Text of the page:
Large 19th Century Portrait Lieutenant General Paul Anderson SIR THOMAS LAWRENCE. Portrait Of Lieutenant General Paul Anderson, early 19th Century. Large circa 1805 Portrait of Lieutenant General Paul Anderson, oil on canvas. Excellent quality and condition half length portrait typical of Lawrences portraiture depicting Anderson in his red tunic and decorated with his medals from campaigns in Egypt and the Battle of Corunna. Presented in its original antique gilt frame.
Measurements: 34" x 29" framed approx. London Gazette 4.6.1815.Lieutenant 31.3.1791; Captain 1.7.1795; Major 25.6.1801; Lieutenant Colonel 17.10.1805; Colonel 4.6.1813; Major-General 12.8.1819; Lieutenant General 10.1.1837; Colonel of the 78th Highlanders 9.2.1837. Major General Anderson was appointed Ensign in the 51st Foot on the 31st March 1788 and to Lieutenant on the 31st March 1791. In 1792 he went to Gibraltar and after staying there for two years he embarked for Toulon.
He then went to Corsica, and was present at the storming of Convention redoubts, Mozelle Fort, and the siege of Calvi. On the 1st of July 1795 he was promoted to a company in the 4th West India Regiment.
He was appointed Brigade Major to Sir J. Moore in the West Indies, and employed in the storming of Morne Chapot in St. Lucia, where he received a severe contusion in the side. He also was at the taking of Morne Fortunee, in repulsing the enemy's sortie, and in the final reduction of that place. He was employed during the whole of the brigand war in that island under Sir J.
He served in Ireland during the rebellion, and was present at the battle of Foukes Hill and the retaking of Wexford. He was appointed Aide-de-Camp to Sir J. Moore in the expedition to Holland, and was present at the first landing, and in the battles of the 10th of September and 2nd October.
He also served as Aide-de-Camp to Sir J. Moore on the expedition to Egypt, and was present at the first landing, and in the battles of the 13th and 21st March. In the latter he received a shot in his right arm, which deprived him of full use of it, and obliged him to return home. On the 25th May 1796, he was removed from the 4th West India Regiment to a company in the 31st Foot; on the 25th June 1801 he was promoted to a Majority in the 9th Foot, and on the 17th October 1805 obtained a Lieutenant-Colonelcy in the Nova Scotia Fencibles, from which he was removed to the 60th Foot on the 14th January 1808.
Moore to Sicily in 1806 as Assistant Adjutant-General; and was appointed Deputy Adjutant-General to the army destined for Sweden; Assistant Adjutant-General to Sir J. Moore's division in Portugal; and Deputy Adjutant-General on Sir J.
Moore being appointed Commander-in-Chief; and Commandant at head-quarters, in which situation he remained till the battle of Corunna. He next served as Assistant Adjutant-General to General Graham's division in the expedition to Walcheren, and was at the siege of Flushing. He served at Malta as Deputy Adjutant-General. He received the brevet of Colonel on the 4th June 1813, and Major-General on the 12th August 1819.He then went on half-pay on the 60th Foot. He was for twenty one years the friend and companion in arms of Sir John Moore, on the morning after the death of the General, he wrote the following account: I met the General, in the evening of the 16th, bringing in a blanket and sashes. He knew me immediately, though it was almost dark, squeezed me by the hand, and said,'Anderson, don't leave me. He spoke to the surgeons on their examining his wound, but was in such pain he could say little. After some time, he seemed very anxious to speak to me, and at intervals got out as follows:'Anderson, you know that I have always wished to die this way. He then asked,'Are the French beaten? Which he repeated to every one he knew, as they came in. I hope the people of England will be satisfied! I hope my country will do me justice! Anderson, you will see my friends as soon as you can; tell them -every thing. Say to my mother'- here his voice quite failed, and he was excessively agitated. Hope-Hope-I have much to say to him, but cannot get it out.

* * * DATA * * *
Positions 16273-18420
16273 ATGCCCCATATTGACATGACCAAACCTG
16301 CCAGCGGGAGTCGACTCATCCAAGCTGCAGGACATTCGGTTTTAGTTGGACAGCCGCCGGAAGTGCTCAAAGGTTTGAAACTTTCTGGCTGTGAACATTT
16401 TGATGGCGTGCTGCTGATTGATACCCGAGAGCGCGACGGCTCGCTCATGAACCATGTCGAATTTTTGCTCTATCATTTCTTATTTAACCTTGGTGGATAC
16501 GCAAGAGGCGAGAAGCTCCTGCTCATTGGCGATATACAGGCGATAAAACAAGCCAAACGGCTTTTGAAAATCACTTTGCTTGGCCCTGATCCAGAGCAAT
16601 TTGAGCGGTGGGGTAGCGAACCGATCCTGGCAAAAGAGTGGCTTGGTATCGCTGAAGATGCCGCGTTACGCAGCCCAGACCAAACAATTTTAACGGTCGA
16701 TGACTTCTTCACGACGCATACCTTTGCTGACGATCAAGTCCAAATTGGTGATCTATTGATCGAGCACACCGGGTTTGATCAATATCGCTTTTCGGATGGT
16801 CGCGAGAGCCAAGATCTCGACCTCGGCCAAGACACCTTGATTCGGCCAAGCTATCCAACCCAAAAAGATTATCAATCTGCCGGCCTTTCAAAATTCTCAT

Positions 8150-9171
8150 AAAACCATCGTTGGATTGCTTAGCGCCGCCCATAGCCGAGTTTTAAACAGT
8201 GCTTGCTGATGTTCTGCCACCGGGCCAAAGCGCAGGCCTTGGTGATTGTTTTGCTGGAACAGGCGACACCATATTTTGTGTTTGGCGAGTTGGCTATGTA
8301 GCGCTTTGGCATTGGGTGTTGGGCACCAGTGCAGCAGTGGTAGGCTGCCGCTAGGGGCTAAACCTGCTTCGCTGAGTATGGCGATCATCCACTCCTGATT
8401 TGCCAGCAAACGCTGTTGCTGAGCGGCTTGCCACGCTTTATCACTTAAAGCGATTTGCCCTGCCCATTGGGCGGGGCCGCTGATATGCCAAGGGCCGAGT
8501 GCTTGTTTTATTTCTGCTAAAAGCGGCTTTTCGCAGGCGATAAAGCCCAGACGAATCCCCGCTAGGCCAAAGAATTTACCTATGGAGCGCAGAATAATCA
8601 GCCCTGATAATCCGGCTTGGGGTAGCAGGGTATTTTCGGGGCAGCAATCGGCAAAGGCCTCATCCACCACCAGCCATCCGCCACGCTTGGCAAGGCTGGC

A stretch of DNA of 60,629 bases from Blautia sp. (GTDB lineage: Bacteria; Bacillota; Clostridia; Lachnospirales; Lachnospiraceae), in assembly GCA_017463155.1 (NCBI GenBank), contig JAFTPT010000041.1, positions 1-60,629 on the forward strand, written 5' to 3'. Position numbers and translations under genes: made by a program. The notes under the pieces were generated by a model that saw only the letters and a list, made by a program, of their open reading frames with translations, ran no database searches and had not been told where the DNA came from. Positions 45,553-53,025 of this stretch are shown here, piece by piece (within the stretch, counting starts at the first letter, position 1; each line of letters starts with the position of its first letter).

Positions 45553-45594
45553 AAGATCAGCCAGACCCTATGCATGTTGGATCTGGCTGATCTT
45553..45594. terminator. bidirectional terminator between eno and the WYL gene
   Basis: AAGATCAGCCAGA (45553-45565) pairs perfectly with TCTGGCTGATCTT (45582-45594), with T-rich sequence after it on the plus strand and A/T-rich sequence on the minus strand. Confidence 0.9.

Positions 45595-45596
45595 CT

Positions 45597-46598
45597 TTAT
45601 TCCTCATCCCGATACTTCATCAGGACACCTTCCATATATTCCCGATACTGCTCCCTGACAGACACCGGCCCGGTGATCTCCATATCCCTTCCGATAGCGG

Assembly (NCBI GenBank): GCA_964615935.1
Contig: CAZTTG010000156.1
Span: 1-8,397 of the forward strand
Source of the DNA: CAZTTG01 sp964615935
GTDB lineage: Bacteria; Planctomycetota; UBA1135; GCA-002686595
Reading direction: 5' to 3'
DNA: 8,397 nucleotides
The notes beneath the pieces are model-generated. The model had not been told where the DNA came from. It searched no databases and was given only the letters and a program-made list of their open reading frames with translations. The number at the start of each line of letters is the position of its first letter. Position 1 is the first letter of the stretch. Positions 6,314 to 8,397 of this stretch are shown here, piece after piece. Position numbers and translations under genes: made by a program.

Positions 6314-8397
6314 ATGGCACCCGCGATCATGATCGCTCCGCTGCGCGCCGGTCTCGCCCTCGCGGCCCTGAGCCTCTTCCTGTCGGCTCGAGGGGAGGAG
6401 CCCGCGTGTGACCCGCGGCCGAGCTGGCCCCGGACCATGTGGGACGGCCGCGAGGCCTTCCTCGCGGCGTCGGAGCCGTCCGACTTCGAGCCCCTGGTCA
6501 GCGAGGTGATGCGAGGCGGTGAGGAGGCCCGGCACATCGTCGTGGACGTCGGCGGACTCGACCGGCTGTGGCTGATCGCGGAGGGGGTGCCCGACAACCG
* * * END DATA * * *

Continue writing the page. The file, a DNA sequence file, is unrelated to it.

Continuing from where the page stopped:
Are Colonel Graham and all my Aides-de-Camp well? A private sign was made by Colonel Anderson not to inform him that Captain Burrard, one of his Aides-de-Camp, was wounded in the action.'I have made my will, and have remembered my servants.
Colborne has my will- and all my papers. Major Colborne then came into the room. He spoke most kindly to him, and then said to me.
Anderson, remember you go to - and tell him it is my request, and that I expect he will give Major Colborne a Lieutenant-Colonelcy. He has been long with me, and I know him most worthy of it. He then asked Major Colborne,'if the French were beaten?And, on being told they were, on every point, hje said,'It's a great satisfaction for me to know we have beaten the French, Is Paget in the room? On my telling him, no; he said,'Remember me to him. It's General Paget I mean; he is a fine fellow. I feel myself so strong, I fear I shall be long dying. It is great uneasiness- it is great pain.
Every thing Francois says is right; I have the greatest confidence in him. He thanked the surgeons for their trouble.
Captains Percy and Stanhope, two of his Aides-de-Camp, then came into the room. He spoke kindly to both, and asked Percy'if all his Aides-de-Camp were well?After some interval he said,'Stanhope, remember me to your sister. He pressed my hand close to his body, and in a few minutes died without a struggle.
This was every syllable he uttered, as far as I can recollect, except asking occasionally to be placed in an easier posture. Lieutenant General Anderson died on the 12th December 1851. A Lieutenant Henry Anderson was promoted to Lieutenant in June 1792, he appears in the Navy List of August 1800 but not later.
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